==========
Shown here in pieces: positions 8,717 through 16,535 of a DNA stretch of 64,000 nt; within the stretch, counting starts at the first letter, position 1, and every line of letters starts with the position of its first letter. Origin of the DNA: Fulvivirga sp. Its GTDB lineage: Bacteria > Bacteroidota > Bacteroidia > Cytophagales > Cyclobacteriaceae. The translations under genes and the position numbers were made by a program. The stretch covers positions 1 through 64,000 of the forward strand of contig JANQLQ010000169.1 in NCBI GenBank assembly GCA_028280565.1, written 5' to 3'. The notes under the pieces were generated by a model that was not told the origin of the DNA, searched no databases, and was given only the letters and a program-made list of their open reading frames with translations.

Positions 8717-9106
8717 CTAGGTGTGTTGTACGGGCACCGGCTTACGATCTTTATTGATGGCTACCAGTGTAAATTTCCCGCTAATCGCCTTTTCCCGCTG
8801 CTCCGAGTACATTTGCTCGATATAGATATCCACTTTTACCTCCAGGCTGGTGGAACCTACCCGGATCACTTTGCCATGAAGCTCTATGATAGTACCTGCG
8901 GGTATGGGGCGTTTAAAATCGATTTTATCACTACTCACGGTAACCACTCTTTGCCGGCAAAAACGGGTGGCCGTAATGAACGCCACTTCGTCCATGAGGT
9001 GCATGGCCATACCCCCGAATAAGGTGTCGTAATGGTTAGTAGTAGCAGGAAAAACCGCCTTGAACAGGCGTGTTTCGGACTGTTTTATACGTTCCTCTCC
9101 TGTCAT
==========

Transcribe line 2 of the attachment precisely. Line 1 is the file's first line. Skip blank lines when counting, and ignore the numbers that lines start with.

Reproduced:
Positions 8717-9106